Slate Fare

25 Years of You Said What?

To celebrate Slate’s birthday, a few of its more forceful arguments. We didn’t say greatest. That would cause a fight.

Several picture frames that contain photos of a face mask on the ground, a plate of pie, a forbidden sign between a period and a capital letter, Michael Jordan dunking, three people at a dinner party, three transmission towers, and Cookie Monster.
Photo illustration by Slate. Photos by Getty Images Plus, Richard Termine/, Thinkstock, and Focus on Sport/Getty Images. 

What would the world look like if Slate had its way over the past 25 years? There would be lots more octopuses on dinner plates, and far fewer birthday dinners, for one thing. Also: Santa Claus would be a penguin. And August would be toast. Here a few of the more memorable provocations from our first quarter century.

Every Last One of Us Is a Chaos Muppet or an Order Muppet
“It’s not that any one type of Muppet is inherently better than the other. (Order Muppets do seem to attract the ladies, but then Chaos Muppets collect the chicken harems.) It’s simply the case that the key to a happy marriage, a well-functioning family, and a productive place of work lies in carefully calibrating the ratio of Chaos Muppets to Order Muppets within any closed system.”
By Dahlia Lithwick, June 8, 2012


Two Spaces After a Period: Why You Should Never, Ever Do It
“Is this arbitrary? Sure it is. But so are a lot of our conventions for writing. It’s arbitrary that we write shop instead of shoppe, or phone instead of fone, or that we use ! to emphasize a sentence rather than %.”
By Farhad Manjoo, Jan. 12, 2011

The Octopus Is Not a Crafty, Soulful Genius. It’s Dinner.
“Our fever for the octopus has helped the animal to clamber up above its fellow mollusks—clams and slugs and snails—on the ladder of morality.”
By Daniel Engber, March 1, 2018

Minority Rule Does Not Have to Be Here Forever
“The ‘framing’ of the Constitution is continuous, an ongoing process by which Americans revise their understanding of the republic.”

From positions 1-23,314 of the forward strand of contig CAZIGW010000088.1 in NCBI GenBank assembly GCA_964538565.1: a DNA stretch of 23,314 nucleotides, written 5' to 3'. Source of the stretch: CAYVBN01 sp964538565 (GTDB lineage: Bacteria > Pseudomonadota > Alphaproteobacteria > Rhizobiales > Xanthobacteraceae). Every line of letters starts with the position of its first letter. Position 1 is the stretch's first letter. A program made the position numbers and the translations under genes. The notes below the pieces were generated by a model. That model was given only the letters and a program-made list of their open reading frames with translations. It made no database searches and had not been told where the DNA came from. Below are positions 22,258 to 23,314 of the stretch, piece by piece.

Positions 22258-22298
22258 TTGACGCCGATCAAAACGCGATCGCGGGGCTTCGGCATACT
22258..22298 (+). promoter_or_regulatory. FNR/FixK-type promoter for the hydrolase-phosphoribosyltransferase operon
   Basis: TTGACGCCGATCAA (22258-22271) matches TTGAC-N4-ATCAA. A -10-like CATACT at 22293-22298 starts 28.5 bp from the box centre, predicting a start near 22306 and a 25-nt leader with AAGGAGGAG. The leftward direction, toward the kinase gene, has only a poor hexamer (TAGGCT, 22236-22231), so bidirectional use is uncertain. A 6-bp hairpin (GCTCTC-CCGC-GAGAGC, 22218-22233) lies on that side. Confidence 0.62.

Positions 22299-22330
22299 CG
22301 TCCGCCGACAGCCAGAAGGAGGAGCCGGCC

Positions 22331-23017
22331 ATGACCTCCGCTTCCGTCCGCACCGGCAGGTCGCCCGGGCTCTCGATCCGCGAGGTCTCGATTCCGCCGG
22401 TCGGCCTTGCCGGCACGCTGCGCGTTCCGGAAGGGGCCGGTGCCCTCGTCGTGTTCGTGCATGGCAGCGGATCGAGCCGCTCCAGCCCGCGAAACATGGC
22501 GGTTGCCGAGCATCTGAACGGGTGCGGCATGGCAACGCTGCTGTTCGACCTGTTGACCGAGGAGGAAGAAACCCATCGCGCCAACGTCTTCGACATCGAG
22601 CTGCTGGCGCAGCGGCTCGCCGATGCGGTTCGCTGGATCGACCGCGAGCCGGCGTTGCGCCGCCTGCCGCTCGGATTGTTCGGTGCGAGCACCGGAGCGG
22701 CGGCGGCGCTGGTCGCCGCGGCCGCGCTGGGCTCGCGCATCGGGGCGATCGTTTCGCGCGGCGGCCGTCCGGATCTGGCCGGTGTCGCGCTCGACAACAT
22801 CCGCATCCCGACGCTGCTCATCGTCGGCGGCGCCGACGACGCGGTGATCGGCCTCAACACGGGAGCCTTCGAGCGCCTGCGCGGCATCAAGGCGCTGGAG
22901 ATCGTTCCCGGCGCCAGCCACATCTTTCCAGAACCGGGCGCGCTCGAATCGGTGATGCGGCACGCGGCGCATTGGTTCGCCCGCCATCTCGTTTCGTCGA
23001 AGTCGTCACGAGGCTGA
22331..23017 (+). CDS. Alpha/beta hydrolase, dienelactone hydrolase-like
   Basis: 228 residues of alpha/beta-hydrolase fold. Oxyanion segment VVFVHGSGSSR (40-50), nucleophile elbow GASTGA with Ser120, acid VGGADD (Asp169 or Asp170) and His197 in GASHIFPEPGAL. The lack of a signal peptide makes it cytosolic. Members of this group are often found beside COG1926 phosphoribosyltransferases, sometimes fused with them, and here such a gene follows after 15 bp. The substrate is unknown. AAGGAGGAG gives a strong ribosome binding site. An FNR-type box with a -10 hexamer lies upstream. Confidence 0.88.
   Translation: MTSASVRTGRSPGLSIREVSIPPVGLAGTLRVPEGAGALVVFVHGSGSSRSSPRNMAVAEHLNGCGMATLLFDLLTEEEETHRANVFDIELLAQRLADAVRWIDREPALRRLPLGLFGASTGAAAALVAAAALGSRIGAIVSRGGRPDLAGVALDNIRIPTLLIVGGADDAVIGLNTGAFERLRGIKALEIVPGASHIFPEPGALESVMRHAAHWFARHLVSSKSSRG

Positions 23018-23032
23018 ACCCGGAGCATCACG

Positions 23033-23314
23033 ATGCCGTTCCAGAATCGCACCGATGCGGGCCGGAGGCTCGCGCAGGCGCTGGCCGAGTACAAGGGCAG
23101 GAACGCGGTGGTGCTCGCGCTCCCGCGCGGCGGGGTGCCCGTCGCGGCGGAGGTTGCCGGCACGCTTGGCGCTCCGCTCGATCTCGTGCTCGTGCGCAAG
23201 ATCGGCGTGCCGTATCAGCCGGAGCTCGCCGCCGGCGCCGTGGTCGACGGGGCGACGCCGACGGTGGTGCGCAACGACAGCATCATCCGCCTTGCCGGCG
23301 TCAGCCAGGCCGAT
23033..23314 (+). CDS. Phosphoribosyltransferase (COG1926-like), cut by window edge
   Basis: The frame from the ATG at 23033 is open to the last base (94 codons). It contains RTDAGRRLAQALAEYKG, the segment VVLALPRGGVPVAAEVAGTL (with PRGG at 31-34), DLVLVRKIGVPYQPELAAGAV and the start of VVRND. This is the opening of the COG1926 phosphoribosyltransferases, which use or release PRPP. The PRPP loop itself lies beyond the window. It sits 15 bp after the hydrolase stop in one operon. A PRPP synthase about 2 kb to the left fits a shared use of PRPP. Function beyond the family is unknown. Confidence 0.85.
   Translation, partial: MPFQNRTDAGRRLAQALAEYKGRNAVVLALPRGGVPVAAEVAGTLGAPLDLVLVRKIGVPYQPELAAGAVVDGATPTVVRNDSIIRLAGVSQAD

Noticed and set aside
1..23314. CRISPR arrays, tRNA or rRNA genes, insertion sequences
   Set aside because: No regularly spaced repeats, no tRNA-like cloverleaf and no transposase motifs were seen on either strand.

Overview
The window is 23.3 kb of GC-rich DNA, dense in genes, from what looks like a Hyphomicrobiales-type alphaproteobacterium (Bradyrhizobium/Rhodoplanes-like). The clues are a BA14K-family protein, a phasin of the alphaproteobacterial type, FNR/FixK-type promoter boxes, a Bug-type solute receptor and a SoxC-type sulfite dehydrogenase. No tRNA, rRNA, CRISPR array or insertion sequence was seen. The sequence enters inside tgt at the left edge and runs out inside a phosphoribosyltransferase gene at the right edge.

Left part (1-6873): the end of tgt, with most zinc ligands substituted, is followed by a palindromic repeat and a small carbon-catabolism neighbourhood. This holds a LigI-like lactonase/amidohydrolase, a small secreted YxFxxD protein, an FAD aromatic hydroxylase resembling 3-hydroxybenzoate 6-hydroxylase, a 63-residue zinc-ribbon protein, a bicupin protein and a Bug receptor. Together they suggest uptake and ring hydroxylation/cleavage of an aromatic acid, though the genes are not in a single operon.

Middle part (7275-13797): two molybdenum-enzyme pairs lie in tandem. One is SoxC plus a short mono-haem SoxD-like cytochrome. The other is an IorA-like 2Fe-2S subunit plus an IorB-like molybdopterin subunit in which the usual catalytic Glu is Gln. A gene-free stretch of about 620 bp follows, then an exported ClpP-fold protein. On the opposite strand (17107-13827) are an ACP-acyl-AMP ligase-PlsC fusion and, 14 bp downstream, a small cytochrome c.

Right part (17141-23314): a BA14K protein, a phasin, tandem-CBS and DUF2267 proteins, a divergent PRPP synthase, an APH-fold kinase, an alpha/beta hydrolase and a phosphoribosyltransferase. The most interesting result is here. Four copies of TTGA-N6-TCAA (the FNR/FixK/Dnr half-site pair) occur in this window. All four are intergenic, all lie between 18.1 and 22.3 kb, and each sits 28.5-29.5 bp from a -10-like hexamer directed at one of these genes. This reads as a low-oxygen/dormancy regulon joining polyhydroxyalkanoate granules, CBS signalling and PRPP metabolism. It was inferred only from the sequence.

By Jamelle Bouie, Oct. 14, 2018


Pie: It’s Gloppy, It’s Soggy, It’s Un-American
“Pie, today, stands in the national imagination as proof of authenticity, tradition, humanness, good faith. Except it’s not. Pie is an interloper trading on a false history and a tangle of confusion about its cultural role.”
By Nathan Heller, June 3, 2011

America Is a Sham
“Policy changes in reaction to the coronavirus reveal how absurd so many of our rules are to begin with.”
By Dan Kois, March 14, 2020


When “Free Speech” Is a Marketing Ploy
“The University of Chicago is dissing safe spaces and rolling out the red carpet for controversial speakers to boost its own brand. It’s working.”
By Osita Nwanevu, March 23, 2018


Santa Claus Should Not Be a White Man Anymore
“I propose that America abandon Santa-as-fat-old-white-man and create a new symbol of Christmas cheer. From here on out, Santa Claus should be a penguin. That’s right: a penguin.”
By Aisha Harris, Dec. 10, 2013


The Evil List: Which Tech Companies Belong On It—And Why
“Slate sent ballots to a wide range of journalists, scholars, advocates, and others who have been thinking critically about technology for years. We asked them to tell us which tech companies they are most concerned about, and we let them decide for themselves what counts as ‘concerning.’ ”
Entries compiled by Jonathan L. Fischer and Aaron Mak, Jan. 15, 2020

The Grandkid Strike: A Bold New Plan to Change Your Parents’ Bad Voting Habits
“The point is, your parents will be forced to decide which is more important to them: their ill-informed allegiance to trickle-down economics, or their ability to lavish love upon a squishy, nice-smelling, giggly little cutie patootie.”
By Christina Cauterucci, May 24, 2019


It’s Time to Forgive The Joy Luck Club
“The landmark film beautifully portrayed the Asian American experience. Then Asian Americans turned on it.”
By Inkoo Kang, Aug. 17, 2018

The Case—Please Hear Me Out—Against the Em Dash
“The problem with the dash—as you may have noticed!—is that it discourages truly efficient writing. It also—and this might be its worst sin—disrupts the flow of a sentence. Don’t you find it annoying—and you can tell me if you do, I won’t be hurt—when a writer inserts a thought into the midst of another one that’s not yet complete?”
By Noreen Malone, May 24, 2011

It’s Time to Get Rid of August